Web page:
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ajaybeldeFlag for United States of America

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Long running Update

Hi,

We are using oracle 10g & trying to update 60million records on a big table(140million ) which is  running very very slow.
We disabled triggers,related refrence key constraints & made indexes unusable.I am not sure why it is taking so long to update.

Any suggetions?
Avatar of awking00
awking00
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Can you post the update statement?
Agreed post the update statement,  of which should at the minimum be part of a cursor that defines only the rows that should be updated.  The worst thing you can be doing (ok not the worst, but pretty bad still )  is  searching for stuff that isn't even in your table as it could perform a full table scan just to come back with No records found. this alone takes about 3 to 5 minutes just to tell you it couldnt find the search criteria.

Optimal situation is your cursor provides you with only the rows that should be updated that should shave 97% of your spent waiting time.  I have knocked down poorly written pl/sql update blocks from 15 hours down to 7 minutes.  You can too.
good suggestion by negrilsand.
and by using this method, you can even commit after every x number of rows and thereby manage your undo well, without setting it to a higher value only for this update purpose.
Or it could be the update is committing after every row insert, adding to the performance degradation, which is why we need to see the update statement.
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ASKER

This is the update statement i able to see in database.It has been running from last 3days and updated 17Million records so far. ETL team said that the commit frequency is 100,000 records.


The execution plan for this statement shows using index on SPECIMEN_C
ONTAINER_PK but not sure why index look up also slow.
UPDATE "SPECIMEN_CONTAINER" SET "COLLECTED_ON" = :B5 , "UPDATE_DB_U
SER" = :B4 , "UPDATE_OS_USER" = :B3 , "UPDATE_DB_DATE" = :B2 WHERE ( "SPECIMEN_C
ONTAINER_PK" = :B1 )
UPDATE "SPECIMEN_CONTAINER"
SET "COLLECTED_ON" = :B5 ,
 "UPDATE_DB_USER" = :B4 ,
 "UPDATE_OS_USER" = :B3 ,
 "UPDATE_DB_DATE" = :B2
WHERE ( "SPECIMEN_CONTAINER_PK" = :B1 )


Thanks  but what is the block that this exists in ?
if its anything like  in pseudocode

for c_petri_dish in petri_dish_cur

  select  b0
   into found_flag
   from SPECIMEN_CONTAINER  a
  where  c_petri_dish.b_flag = a.flag

  if found_flag  is not null  then

   PERFORM UPDATE

end for loop

this is bad (forgetting the pseudo code itself because you are looping through all the lines of petri dish  and looking for it to exist in the specimen_container then performing your update.  if it doesnt exist in the specimen container thats wasted time and cycles.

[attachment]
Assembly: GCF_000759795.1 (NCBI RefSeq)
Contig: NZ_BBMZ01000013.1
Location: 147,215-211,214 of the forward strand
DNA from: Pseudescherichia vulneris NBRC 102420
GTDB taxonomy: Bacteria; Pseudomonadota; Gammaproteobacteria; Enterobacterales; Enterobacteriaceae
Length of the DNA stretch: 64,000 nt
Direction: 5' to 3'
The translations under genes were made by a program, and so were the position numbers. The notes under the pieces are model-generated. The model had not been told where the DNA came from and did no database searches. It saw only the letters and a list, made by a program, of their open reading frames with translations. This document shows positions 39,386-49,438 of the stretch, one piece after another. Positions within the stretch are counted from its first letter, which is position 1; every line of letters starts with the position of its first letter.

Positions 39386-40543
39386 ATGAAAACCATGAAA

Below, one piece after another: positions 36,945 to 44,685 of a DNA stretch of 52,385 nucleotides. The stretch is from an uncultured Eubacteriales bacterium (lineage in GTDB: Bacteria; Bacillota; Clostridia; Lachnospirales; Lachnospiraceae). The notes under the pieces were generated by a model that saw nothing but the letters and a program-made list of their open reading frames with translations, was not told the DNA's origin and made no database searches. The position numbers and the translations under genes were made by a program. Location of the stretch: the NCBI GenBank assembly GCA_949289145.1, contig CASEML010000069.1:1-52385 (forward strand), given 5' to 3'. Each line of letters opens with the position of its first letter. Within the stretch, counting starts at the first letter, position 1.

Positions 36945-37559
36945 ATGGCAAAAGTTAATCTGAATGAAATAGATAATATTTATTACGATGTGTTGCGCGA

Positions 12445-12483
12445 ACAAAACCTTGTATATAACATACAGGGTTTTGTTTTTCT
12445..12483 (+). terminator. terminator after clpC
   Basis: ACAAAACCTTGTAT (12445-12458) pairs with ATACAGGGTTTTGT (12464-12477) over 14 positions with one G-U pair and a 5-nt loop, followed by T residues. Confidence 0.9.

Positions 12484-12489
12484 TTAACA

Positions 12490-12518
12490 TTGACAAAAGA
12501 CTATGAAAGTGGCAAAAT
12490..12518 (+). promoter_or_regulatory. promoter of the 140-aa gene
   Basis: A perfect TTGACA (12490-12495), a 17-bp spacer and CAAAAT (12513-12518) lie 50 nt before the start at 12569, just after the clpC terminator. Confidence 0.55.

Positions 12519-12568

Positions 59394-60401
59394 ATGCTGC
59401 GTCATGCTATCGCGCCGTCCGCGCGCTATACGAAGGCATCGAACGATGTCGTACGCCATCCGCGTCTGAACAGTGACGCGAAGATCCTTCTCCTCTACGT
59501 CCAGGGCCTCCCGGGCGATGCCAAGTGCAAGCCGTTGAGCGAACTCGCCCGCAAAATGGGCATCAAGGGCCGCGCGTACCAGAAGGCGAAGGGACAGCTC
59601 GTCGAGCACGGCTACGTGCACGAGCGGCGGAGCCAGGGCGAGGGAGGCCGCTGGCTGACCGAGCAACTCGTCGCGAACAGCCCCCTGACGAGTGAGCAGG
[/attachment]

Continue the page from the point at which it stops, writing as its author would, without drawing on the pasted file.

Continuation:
any variation of the above code must perform this test within a declared cursor if possible and loop through updating.    A look at the code block would help.
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ajaybelde
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One issue I see is the commit statement -
>>IF (commit_count     >= 10000) THEN<<
It appears that this means you are issuing a commit after every single row once 10000 is reached. For 60 million rows, that's 59,990,000 commits. You might want to change that to something like
IF mod(commit_count,10000) = 0 THEN ...
You might also consider increasing that number since 10000 rows is not all that many.
I agree with awking00 the If commit logic is not right for the intent:

I would likely  change the above to

DECLARE

 cursor c_cvn is
 SELECT A."COLLECTED_ON" COLLECTED_ON ,
        A.CVNCODS UPDATE_DB_USER ,
        A.DC-8952' UPDATE_OS_USER ,
        sysdate UPDATE_DB_DATE ,
        A.SPECIMEN_CONTAINER_PK SPECIMEN_CONTAINER_PK
  FROM CVNCODS.TEMP_8952  A,
       SPECIMEN_CONTAINER B  
  WHERE ( A.SPECIMEN_CONTAINER_PK = B.SPECIMEN_CONTAINER_PK );

BEGIN

  for v_cvn in c_cvn  loop
 
    UPDATE "SPECIMEN_CONTAINER"
    SET "COLLECTED_ON"              = v_cvn.COLLECTED_ON,
      "UPDATE_DB_USER"              = v_cvn.UPDATE_DB_USER,
      "UPDATE_OS_USER"              = v_cvn.UPDATE_OS_USER,
      "UPDATE_DB_DATE"              = v_cvn.UPDATE_DB_DATE
        WHERE ( SPECIMEN_CONTAINER_PK = v_cvn.SPECIMEN_CONTAINER_PK )
   end loop;

   commit_count         := commit_count + 1;

  :processed_row_count := :processed_row_count + SQL%ROWCOUNT;
  IF (commit_count     >= 10000) THEN
      COMMIT;
      commit_count := 0;
  END IF;
  END LOOP;

  COMMIT;
END;  


Essentially the same but cursor is built once and static everything is updated once the loop is entered.  Check for syntax I may have missed something.  :)
Sorry, I missed the part about resetting the commit_count back to 0 after the commit.
My suggestion is to use bulk load:
DECLARE
   TYPE rec_array IS TABLE OF table1%ROWTYPE;

   rec_to_update rec_array := rec_array();

   CURSOR c1 IS
      SELECT *
        FROM table1
       WHERE <any filter condition>;
BEGIN
   OPEN c1;

   LOOP
      FETCH c1
        BULK COLLECT INTO rec_to_update
      LIMIT 20000;

      FORALL i IN rec_to_update.FIRST .. rec_to_update.LAST
         UPDATE table1
            SET field1 = rec_to_update(i).field1
          WHERE key_field = rec_to_update(i).key_field
            AND effdt BETWEEN rec_to_update(i).effdt AND rec_to_update(i).enddt;

      COMMIT;

      rec_to_update.delete;

      EXIT WHEN c1%NOTFOUND;
   END LOOP;

   COMMIT;
END;
/

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Hope this helps.
Avatar of slightwv (䄆 Netminder)
slightwv (䄆 Netminder)

>>My suggestion is to use bulk load:

An in-memory table of 60 million rows?
If he has computing power available, why not?

But you are correct, this may be a problem.
The "resultant set" is doubtful 60 million rows.
This answer is useful